In the code above, the MAC address is specified as a series of hex formatted numbers. Just replace the numbers after each "0x" in the code with two numbers from your MAC address. Then update the static ip address as well (If your router has DHCP enabled, this last step may not be required.) Alternatively... if you plugged the ethernet cable directly into your computer, then use this code....

void setup()
  // put your setup code here, to run once:
  system("telnetd -l /bin/sh"); //Start the telnet server on Galileo
  system("ifconfig eth0 netmask up");
void loop(){} 

In this case, you can update the code to use any static ip address you want. You'll need to take note of it though because you need that address when you connect via Telnet (or some other SSH program such as PuTTY).

FYI: A portion of the code samples above came from here:

and some of it came from here:

Step 4: Upload the Sketch and Give It a Try

That's it for the code changes. The next step is to upload the sketch and give it a try.

Upload the sketch (CTRL+L).
Display the 'serial monitor' in the Arduino IDE. [Tools] -->[serial monitor] Or press: CTRL+SHIFT+M
Press the reset button on the Galileo board. (it's a small button near the microSD card)
Wait approximately one minute for the board to reboot

Connecting with a router

If you're using the router approach, you should see a message in the serial monitor window that indicates the Galileo's assigned ip address. This will either be an address that your router dynamically assigned (via DHCP), or the staticIp address that you hard-coded in the sketch. Side note: For some reason, the ip address in the serial monitor window gets printed with some spaces between the first and second half. Don't include those spaces when providing the ip address to other programs. Include just the digits and dots.

Connecting directly to your computer

If you connected the ethernet cable directly to your computer, you already know the static ip address that was used in the code.

Tip: A quick way to confirm that the Galileo is connected to the network is to 'ping' its address from a cmd window.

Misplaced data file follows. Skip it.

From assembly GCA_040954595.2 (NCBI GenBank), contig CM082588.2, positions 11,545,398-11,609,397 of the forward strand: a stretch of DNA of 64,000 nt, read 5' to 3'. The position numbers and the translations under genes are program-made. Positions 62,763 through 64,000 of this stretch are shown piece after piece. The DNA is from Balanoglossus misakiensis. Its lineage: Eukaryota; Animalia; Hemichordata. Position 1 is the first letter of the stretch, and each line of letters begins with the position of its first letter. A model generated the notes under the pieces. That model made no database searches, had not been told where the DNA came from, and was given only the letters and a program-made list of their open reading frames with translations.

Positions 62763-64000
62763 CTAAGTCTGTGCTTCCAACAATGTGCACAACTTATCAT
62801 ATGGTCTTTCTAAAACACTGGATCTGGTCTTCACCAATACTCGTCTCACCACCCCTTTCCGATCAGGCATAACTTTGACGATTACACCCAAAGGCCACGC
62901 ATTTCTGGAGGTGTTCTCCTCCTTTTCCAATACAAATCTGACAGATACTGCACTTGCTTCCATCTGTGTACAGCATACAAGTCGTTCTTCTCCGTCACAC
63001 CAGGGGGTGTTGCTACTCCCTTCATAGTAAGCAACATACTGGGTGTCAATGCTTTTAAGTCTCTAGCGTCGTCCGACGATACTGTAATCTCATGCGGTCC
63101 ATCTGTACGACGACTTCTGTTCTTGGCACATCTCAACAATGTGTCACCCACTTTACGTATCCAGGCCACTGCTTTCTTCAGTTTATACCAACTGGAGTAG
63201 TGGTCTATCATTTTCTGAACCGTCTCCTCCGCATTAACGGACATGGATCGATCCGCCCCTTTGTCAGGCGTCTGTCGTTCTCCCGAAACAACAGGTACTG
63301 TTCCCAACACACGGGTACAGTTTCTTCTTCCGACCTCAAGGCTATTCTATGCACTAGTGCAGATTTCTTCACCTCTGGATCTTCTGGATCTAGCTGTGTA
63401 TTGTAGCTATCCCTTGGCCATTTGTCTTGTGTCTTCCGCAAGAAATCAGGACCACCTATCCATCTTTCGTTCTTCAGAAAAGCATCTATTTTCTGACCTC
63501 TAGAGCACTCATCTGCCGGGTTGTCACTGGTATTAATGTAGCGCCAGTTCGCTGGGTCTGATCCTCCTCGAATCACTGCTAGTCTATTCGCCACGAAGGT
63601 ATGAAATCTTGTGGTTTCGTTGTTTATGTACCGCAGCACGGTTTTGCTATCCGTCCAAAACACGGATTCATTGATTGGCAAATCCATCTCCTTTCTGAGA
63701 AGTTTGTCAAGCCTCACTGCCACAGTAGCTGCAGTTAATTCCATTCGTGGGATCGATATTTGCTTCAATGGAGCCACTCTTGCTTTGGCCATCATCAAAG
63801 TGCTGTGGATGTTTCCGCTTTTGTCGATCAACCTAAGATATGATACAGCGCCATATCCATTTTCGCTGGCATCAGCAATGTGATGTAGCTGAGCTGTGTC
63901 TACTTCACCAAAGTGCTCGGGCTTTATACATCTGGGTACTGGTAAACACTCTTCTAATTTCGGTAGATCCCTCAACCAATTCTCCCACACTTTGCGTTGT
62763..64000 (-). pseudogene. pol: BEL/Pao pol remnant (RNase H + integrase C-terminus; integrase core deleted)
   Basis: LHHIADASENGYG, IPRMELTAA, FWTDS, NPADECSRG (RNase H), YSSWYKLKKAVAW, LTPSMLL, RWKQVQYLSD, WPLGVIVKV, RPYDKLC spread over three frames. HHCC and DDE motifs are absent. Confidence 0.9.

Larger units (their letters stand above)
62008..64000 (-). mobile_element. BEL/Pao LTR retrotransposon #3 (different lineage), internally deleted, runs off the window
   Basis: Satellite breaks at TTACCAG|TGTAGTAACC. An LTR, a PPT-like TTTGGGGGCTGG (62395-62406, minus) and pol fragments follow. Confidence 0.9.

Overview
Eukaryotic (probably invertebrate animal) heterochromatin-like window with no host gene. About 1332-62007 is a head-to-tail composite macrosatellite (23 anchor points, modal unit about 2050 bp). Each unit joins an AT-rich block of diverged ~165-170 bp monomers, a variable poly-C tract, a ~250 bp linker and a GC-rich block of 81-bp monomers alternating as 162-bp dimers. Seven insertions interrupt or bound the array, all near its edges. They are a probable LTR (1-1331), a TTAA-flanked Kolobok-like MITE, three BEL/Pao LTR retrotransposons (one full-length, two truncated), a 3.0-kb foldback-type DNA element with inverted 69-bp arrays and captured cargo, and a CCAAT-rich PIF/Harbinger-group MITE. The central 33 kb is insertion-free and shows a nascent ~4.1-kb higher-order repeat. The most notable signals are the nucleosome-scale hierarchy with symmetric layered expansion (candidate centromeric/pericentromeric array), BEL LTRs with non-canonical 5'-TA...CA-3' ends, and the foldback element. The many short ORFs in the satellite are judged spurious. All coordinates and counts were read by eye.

Here's how:

  • [WIN]+R
  • cmd
  • ping [IpAddress]

If you see some 'reply' messages right away, you're in great shape. Continue to the next step.

If you see some sort of 'timeout' message or 'destination unreachable' messages, then you may have typed the wrong IP address. Sometimes the system can get goofed up waiting for a response. If you double checked the ip address and still get an error, you can try unplugging the ethernet cable, reset the Galileo, and re-connect the ethernet cable after the re-initialization is complete.
The detailed steps are:

  • unplug the ethernet cable.
  • press the reset button on the Galileo
  • wait a full minute for the system to reinitialiize
  • re-connect the ethernet cable
    Then try to ping it again.

Step 5: Connect to the Linux Operating System That's Running on the Galileo

Now you can connect to the Linux operating system that's running on the Galileo using a SSH program such as Telnet or PuTTY. I'm going to use Telnet.

Telnet is an accessory program that's included with Windows. On newer versions of Windows, it's not enabled by default but it's easy to enable it if needed. Here's how:

  • Go to control panel
  • Programs -> Programs and features
  • Turn Windows Features on or off
  • Check 'Telnet client' and click ok to close the dialog.

Now return to cmd window where we did the ping operation and run Telnet.

We want to open a connection to the Galileo. The syntax is "open [ipAddress]"

In the cmd window, type:
telnet open [ipAddress]

Now you can run basic unix shell commands. For example, you can list the files and directories like this:

ls -l

The Arduino compatible pins on the board can be manipulated through file operations. Here's an interesting bit of info on that...

Side note: If you use PuTTY, the connection starts with a request to log in. Just type root and press enter. You're in. Not much security there... err ah... no security.